Is there a difference between a mental health experience and a disorder or illness?

Absolutely. A mental health experience refers to the range of emotions and psychological states that individuals encounter as part of their everyday lives, which is a spectrum of normal or appropriate emotions and states. A mental health disorder or illness involves a pattern of symptoms that significantly disrupts a person’s daily functioning in their home, school, work or other environment. It causes distress and requires a professional assessment, meeting specific criteria and warranting intervention.

How can self-diagnosis be harmful?

Using social media platforms for self-diagnosis may lead to incorrect perceptions of one's mental health and as a result can cause unnecessary stress and anxiety. This can also delay access to appropriate interventions, potentially worsening the individual's condition or making them feel something is wrong when it is actually on the typical end of functioning. It may also lead to the adoption of labels that don't accurately represent their experience or symptoms.

Can scrolling for mental health information actually increase mental health problems?

It can indeed exacerbate anxiety, depression or other mental health issues, especially if scrolling impacts sleep. Constant exposure to triggering content can heighten emotional distress — and comparisons to others' experiences can lead to feelings of inadequacy or depression. This is why it’s always important to monitor your emotional functioning when you look at content. Recognize when content doesn’t make you feel better and, whenever possible, only follow people you know in your everyday life.

Can you help us understand the effect of algorithms on these sites?

Algorithms on social media platforms are designed to show users content that aligns with their interests and behaviors. This can create an “echo chamber” where the viewer is repeatedly exposed to content related to their perceived mental health concerns.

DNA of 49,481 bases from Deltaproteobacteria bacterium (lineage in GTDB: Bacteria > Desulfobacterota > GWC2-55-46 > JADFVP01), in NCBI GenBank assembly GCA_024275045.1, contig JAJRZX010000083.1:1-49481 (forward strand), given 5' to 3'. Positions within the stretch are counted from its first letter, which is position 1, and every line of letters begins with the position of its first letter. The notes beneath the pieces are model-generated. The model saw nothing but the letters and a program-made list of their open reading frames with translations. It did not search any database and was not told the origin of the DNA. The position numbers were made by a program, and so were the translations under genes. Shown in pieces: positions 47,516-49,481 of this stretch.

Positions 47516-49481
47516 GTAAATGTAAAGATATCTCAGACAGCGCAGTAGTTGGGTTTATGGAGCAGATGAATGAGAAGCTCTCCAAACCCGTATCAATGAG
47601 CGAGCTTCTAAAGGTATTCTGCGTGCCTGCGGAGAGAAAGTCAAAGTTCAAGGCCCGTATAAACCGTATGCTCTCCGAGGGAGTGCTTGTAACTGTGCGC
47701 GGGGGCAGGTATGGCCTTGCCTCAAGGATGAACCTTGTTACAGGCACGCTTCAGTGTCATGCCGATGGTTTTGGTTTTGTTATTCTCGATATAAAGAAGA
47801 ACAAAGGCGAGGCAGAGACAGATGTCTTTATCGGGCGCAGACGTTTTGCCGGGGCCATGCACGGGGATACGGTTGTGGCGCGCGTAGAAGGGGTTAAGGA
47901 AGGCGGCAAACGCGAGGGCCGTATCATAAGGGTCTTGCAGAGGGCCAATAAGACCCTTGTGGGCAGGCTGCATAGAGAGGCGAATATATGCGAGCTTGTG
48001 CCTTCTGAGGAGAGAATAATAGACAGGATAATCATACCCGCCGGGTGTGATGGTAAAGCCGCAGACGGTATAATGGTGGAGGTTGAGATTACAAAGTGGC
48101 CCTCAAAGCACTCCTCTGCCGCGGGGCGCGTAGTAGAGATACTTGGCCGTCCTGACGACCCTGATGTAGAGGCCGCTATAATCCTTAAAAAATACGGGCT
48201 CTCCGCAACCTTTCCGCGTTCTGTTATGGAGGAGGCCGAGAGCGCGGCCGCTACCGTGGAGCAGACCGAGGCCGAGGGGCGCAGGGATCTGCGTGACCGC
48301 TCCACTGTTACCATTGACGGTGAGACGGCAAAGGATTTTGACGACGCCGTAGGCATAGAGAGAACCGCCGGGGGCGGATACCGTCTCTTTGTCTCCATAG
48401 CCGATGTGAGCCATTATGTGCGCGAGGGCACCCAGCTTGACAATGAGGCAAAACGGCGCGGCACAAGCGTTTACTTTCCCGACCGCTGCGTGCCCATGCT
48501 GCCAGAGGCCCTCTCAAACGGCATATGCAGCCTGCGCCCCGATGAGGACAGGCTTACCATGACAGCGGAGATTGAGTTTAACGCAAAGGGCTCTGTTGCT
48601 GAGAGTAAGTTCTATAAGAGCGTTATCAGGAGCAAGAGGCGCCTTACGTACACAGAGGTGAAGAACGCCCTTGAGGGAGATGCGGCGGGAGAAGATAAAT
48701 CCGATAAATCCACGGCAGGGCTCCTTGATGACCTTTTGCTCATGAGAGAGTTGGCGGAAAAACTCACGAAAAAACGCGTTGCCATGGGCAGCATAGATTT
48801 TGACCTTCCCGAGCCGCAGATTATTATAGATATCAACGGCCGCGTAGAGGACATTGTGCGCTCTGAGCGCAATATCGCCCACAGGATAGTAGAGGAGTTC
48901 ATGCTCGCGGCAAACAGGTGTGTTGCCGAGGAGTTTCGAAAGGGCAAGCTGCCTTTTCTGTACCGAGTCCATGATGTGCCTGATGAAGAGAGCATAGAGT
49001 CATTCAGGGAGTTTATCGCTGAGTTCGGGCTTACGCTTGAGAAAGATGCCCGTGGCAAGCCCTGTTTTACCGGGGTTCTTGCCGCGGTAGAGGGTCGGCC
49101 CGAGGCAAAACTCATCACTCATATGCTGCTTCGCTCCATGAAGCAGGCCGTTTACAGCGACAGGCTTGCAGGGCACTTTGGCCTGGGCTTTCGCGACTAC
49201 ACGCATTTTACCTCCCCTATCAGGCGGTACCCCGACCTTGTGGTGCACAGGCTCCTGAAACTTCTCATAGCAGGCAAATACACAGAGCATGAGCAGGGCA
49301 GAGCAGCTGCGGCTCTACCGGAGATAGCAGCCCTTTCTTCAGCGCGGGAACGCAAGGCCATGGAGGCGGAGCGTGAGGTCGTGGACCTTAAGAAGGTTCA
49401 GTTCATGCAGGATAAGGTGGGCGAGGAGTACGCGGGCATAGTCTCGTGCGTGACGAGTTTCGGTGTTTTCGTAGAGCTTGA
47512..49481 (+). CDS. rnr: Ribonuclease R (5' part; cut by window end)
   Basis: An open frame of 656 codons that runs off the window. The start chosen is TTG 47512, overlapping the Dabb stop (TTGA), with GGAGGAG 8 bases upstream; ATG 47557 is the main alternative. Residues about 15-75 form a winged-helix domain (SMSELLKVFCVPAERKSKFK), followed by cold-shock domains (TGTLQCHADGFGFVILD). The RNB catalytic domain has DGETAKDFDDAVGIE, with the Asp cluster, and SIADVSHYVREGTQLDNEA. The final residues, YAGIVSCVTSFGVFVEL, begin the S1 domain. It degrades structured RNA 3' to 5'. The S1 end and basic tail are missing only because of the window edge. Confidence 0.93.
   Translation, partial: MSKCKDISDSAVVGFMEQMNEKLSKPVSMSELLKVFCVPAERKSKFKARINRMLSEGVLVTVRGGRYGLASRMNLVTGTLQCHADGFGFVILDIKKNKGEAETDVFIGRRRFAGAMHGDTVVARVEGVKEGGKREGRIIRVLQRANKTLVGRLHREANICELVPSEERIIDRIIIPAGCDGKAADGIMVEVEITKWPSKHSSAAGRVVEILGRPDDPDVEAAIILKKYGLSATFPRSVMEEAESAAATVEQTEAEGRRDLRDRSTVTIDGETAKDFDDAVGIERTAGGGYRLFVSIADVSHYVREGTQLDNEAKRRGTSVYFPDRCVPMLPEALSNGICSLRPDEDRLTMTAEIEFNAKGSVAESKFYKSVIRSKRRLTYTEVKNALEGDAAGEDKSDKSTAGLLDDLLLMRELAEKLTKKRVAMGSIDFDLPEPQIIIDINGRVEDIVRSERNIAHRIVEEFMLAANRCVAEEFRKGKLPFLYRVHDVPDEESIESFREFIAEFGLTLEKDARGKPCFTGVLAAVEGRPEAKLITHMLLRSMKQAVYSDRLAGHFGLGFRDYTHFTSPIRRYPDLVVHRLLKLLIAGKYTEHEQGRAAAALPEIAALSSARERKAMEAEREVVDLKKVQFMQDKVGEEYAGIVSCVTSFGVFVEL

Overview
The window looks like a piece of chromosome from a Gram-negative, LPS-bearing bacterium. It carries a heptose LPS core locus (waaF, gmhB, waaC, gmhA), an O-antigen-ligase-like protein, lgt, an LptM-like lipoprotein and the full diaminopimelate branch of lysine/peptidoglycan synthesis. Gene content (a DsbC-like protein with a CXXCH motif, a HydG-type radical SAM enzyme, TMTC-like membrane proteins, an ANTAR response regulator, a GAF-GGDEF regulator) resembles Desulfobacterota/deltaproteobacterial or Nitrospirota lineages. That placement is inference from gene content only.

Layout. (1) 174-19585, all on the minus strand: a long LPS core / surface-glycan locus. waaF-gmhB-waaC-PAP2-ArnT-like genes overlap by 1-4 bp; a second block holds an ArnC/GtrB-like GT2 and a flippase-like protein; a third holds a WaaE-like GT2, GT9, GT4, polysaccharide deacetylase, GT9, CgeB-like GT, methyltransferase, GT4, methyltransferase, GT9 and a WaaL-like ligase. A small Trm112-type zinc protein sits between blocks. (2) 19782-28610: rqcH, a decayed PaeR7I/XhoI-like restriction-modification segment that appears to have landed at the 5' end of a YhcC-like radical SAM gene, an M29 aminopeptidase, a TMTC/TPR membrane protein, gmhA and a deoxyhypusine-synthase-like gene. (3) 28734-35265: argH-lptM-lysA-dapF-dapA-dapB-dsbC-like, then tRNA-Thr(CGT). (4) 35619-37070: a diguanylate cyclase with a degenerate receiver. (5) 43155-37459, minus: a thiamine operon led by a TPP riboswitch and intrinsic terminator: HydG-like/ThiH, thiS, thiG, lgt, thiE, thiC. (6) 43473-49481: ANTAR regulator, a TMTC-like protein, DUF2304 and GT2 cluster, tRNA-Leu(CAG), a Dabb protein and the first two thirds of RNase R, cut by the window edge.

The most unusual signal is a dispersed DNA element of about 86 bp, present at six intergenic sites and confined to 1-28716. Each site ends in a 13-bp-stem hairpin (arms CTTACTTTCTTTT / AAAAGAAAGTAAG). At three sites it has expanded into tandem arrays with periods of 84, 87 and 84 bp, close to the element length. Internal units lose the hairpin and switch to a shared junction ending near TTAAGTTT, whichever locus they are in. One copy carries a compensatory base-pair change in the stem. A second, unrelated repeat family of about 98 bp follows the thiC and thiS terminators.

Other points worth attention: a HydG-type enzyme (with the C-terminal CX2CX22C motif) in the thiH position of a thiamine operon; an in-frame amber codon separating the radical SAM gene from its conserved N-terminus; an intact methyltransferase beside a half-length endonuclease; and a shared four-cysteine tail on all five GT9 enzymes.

As a result, this may reinforce a concept or mental health condition, rather than provide a challenging thought or another perspective.

Advice for parents who see this in their children?

Open communication is crucial. Talk to your child daily and engage in conversations about what they’re viewing on social media. Encourage them to share their thoughts and feelings. Know every platform they are on and ensure you and other trusted adults follow them. Educate them about the complexity of mental health and emphasize the importance of professional evaluation for an accurate diagnosis, as well as how to be a good citizen on social media and a well-educated consumer. The idea is to help them develop critical thinking skills to differentiate between relatable experiences and medical conditions.

Is there anything else you’d like people to know about the mental health information on these platforms?

Social media provides an opportunity for community, a sense of understanding and global interaction. However, being a good consumer of social media information is crucial. Mental health is complex, and if you have concerns, please reach out for professional guidance and assessment.